# Thread: Help find counterexample: multiple limits

1. ## Help find counterexample: multiple limits

A true/false question from a quiz a while back. It's still bugging me because I'm told it's a false statement, but after three weeks I can't think of a counterexample. Maybe I just haven't quite made sense of it. A suitable counterexample or even a clarifying explanation of what this is saying would be of great help. Thanks in advance--here's the statement:

If $\displaystyle \int _0 ^{\infty} f_k(x) dx = \lim _{A\to \infty} \int _0 ^A f_k(x) dx$ exists for each $\displaystyle k \in \mathbb{N}$ and $\displaystyle f_k \to 0$ uniformly on $\displaystyle [0,\infty )$, then $\displaystyle \lim _{k\to \infty } \left(\lim _{A\to \infty } \int _0 ^A f_k(x) dx \right) = 0$.

2. I am very unsure so maybe somebody else can answer too, but I think it is about order of taking limits. I thought true at first too but I remember sometimes the order of limits can give different result. If the order of limits did not mater then you can change to take first the limit as k goes to infinity of the finite integral from 0 to A of f_k. This will be 0 for any A because f_k ---> 0 uniformly and it is ok to switch order of limit and integral when there is uniform convergence of sequence of functions. Then taking other limit as A goes to infinity will still be 0. You must find example that order of taking limits is different. I am sorry I can not make one I have been away from math many years that is why my name is memory loss LOL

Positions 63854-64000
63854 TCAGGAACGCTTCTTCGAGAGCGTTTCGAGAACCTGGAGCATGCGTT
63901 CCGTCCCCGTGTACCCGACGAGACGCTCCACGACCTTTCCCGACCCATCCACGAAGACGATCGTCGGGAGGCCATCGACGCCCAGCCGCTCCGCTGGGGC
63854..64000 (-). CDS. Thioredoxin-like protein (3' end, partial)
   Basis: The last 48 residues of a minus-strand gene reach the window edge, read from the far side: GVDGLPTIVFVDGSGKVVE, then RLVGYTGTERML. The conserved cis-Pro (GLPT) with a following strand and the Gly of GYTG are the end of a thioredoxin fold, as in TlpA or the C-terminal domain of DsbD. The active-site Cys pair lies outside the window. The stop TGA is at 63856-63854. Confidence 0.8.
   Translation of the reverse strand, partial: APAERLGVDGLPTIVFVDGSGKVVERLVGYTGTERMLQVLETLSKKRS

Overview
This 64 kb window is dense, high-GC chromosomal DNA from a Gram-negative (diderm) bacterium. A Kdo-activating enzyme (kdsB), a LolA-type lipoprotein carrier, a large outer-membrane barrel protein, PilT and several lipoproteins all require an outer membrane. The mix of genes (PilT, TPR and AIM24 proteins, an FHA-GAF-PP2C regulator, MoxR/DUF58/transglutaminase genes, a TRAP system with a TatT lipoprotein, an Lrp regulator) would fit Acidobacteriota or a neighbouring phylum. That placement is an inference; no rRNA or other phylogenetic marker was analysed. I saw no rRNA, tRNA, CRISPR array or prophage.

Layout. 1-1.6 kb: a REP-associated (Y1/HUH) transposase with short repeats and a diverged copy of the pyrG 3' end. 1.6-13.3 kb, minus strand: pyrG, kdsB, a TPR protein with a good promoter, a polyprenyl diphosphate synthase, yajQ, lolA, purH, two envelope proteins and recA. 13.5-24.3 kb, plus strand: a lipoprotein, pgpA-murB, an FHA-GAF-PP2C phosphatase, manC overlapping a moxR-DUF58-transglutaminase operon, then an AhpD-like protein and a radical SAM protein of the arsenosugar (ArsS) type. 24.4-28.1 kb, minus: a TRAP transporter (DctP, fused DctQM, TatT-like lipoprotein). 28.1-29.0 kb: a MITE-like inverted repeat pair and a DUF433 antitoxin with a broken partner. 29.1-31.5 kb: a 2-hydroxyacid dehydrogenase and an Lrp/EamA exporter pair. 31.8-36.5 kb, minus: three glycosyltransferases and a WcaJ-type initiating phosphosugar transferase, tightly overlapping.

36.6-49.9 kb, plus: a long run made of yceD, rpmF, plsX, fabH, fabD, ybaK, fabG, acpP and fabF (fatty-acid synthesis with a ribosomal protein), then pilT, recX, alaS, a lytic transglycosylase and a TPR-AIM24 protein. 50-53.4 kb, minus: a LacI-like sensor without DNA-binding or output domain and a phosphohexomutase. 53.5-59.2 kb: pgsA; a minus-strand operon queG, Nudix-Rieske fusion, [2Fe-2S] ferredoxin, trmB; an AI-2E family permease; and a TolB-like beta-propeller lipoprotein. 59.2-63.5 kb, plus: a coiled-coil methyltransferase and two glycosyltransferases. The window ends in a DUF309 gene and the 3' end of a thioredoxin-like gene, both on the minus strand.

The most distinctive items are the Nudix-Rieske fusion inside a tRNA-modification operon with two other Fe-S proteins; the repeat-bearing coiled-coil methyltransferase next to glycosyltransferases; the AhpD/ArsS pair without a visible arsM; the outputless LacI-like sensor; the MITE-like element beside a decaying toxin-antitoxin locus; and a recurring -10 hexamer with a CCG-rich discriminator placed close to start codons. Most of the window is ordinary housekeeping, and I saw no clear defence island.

3. ## Fading pulse example (updated)

Try this one.
Define $\displaystyle f_k(x) = \left\lbrace \begin{array}{cl} \frac{1}{k} & x \in [0,k] \\ 0 & \text{otherwise} \end{array} \right.$ then $\displaystyle f_k(x) \rightarrow 0$ uniformly on $\displaystyle [0,\infty)$ but for each k, $\displaystyle \int_{0}^{\infty}{f_k(x)} = \frac{1}{k} \times k = 1$ so $\displaystyle \lim_{k \rightarrow \infty}{\int_{0}^{\infty}{f_k(x)}} = 1$.

4. Originally Posted by huram2215
Try this one.
Define $\displaystyle f_k(x) = \left\lbrace \begin{array}{cl} \frac{1}{k} & x \in [0,k] \\ 0 & \text{otherwise} \end{array} \right.$ then $\displaystyle f_k(x) \rightarrow 0$ uniformly on $\displaystyle [0,\infty)$ but for each k, $\displaystyle \int_{0}^{\infty}{f_k(x)} = \frac{1}{k} \times k = 1$ so $\displaystyle \lim_{k \rightarrow \infty}{\int_{0}^{\infty}{f_k(x)}} = 1$.
Ooooh, that was slick. Much obliged!

So memory loss was right--it's about the order of the limiting processes mattering.